automation of the build, deployment, and testing process, and improved collaboration between

developers, testers, and operations, delivery teams can get changes released in a matter of hours—

sometimes even minutes–no matter what the size of a project or the complexity of its code base.

 

Jez Humble and David Farley begin by presenting the foundations of a rapid, reliable, low-risk

delivery process. Next, they introduce the “deployment pipeline,” an automated process for

managing all changes, from check-in to release. Finally, they discuss the “ecosystem” needed to

support continuous delivery, from infrastructure, data and configuration management to governance.

 

The authors introduce state-of-the-art techniques, including automated infrastructure management

and data migration, and the use of virtualization. For each, they review key issues, identify best

practices, and demonstrate how to mitigate risks. Coverage includes

 

• Automating all facets of building, integrating, testing, and deploying software

• Implementing deployment pipelines at team and organizational levels

• Improving collaboration between developers, testers, and operations

• Developing features incrementally on large and distributed teams

• Implementing an effective configuration management strategy

• Automating acceptance testing, from analysis to implementation

• Testing capacity and other non-functional requirements

• Implementing continuous deployment and zero-downtime releases

• Managing infrastructure, data, components and dependencies

• Navigating risk management, compliance, and auditing

 

Whether you’re a developer, systems administrator, tester, or manager, this book will help your

organization move from idea to release faster than ever—so you can deliver value to your business

rapidly and reliably.

 


Inside This Book (Learn More)
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Front Cover | Copyright | Table of Contents | Excerpt | Index
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Customer Reviews

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Most Helpful Customer Reviews

5 of 5 people found the following review helpful By Sam Aspin on 14 Dec 2011
Format: Hardcover
I was already familiar with the fundamentals of CI/CD and was interested in gaining a deeper understanding so I could put it to use in my own projects. I was hoping for some typical copy-paste style guide that would allow me to adapt the examples for my own use. However, that's not really what I got!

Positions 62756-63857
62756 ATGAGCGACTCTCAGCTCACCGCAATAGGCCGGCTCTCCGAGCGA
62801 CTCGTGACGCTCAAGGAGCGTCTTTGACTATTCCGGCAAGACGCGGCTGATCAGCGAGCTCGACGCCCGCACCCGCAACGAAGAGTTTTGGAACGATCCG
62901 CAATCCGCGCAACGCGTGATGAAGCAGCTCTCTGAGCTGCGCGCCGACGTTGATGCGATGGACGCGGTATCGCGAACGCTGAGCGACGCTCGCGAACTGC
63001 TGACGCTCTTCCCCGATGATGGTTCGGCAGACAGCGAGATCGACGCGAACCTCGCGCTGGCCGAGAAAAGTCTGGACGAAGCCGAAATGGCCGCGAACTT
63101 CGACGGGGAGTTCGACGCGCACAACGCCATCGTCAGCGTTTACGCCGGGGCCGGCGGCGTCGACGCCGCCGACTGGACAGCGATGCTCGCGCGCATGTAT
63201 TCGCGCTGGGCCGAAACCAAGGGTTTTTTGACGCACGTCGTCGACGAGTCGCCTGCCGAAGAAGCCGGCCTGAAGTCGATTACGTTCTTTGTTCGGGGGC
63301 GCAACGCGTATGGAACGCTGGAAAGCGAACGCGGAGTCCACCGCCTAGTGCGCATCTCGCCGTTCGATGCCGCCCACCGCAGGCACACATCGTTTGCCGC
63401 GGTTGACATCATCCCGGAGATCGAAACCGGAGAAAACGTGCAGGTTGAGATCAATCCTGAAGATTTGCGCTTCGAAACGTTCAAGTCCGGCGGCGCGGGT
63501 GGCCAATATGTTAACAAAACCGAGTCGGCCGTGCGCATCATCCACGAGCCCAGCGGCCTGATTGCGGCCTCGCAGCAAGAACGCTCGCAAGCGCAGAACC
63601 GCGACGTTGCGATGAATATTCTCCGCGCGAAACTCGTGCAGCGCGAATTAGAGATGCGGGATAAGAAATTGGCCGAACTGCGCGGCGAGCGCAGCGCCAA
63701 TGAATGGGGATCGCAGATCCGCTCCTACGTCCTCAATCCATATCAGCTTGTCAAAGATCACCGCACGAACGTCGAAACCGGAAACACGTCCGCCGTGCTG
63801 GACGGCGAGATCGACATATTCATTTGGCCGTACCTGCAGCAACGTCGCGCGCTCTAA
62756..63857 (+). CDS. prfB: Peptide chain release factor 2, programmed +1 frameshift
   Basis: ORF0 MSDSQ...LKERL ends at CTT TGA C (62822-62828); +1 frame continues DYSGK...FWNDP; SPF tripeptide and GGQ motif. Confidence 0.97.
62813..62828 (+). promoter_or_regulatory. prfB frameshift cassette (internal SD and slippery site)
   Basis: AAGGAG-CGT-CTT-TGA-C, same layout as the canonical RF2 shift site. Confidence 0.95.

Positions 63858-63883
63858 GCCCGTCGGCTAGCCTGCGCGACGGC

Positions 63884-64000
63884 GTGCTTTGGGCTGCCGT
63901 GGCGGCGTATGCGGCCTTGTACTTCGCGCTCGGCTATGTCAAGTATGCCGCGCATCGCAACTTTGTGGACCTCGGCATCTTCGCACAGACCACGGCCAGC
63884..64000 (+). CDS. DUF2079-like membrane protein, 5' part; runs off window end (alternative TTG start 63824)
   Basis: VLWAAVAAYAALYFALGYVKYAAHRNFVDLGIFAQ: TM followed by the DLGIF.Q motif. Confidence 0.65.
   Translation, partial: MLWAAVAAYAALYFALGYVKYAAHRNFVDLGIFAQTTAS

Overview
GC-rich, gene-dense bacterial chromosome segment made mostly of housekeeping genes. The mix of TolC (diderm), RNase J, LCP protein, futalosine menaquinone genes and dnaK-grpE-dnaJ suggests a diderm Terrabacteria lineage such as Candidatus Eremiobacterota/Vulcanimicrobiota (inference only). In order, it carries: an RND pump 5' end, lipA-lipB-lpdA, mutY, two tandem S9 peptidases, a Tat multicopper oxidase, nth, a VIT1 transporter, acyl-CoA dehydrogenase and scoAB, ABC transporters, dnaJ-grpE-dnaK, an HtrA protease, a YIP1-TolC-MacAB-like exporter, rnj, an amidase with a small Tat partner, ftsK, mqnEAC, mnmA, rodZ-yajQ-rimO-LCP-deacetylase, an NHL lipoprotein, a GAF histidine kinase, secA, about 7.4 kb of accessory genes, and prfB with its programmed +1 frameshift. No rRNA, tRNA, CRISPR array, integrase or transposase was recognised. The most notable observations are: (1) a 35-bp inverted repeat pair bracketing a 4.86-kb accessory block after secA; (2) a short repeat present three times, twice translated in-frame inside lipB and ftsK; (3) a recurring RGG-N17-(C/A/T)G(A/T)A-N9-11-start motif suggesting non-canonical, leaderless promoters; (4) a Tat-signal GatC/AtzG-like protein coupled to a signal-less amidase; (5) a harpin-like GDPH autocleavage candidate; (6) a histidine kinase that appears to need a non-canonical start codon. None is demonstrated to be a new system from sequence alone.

This book breaks down the fundamentals of Continuous Delivery (which arent much different to those of CI) into simple rules of thumb which as another reviewer pointed out wouldn't actually require that much space to list only once. What this book does instead is to explain in a very persuasive manner the reasons behind each of these rules and backs them up with real-life examples. I imagine I spent a lot of time nodding my head while I was reading this one.

Much of the book is made up of long-ish passages of text with the odd code-snippet and very few pictures, sounds rubbish, but trust me it's not! The code-snippets are written in a variety of languages but they provided the perfect starting point for me to go off and conduct my own research with the confidence I was looking in the right places.

Unlike many books this one may suggest a number of technologies for any given job and give you reasons to choose or not choose each. By following the principles in this book and adding a bit of my own research I was able to set up a fully-functional deployment pipeline using TeamCity and MSBuild. For my project I realised I wanted something even slicker than I had created and would probably require some outside help in order to achieve this. This book gave me an understanding of what I wanted that allowed me to quickly find the right man for the job and communicate exactly what I was after, firm in the belief that this would be money well spent!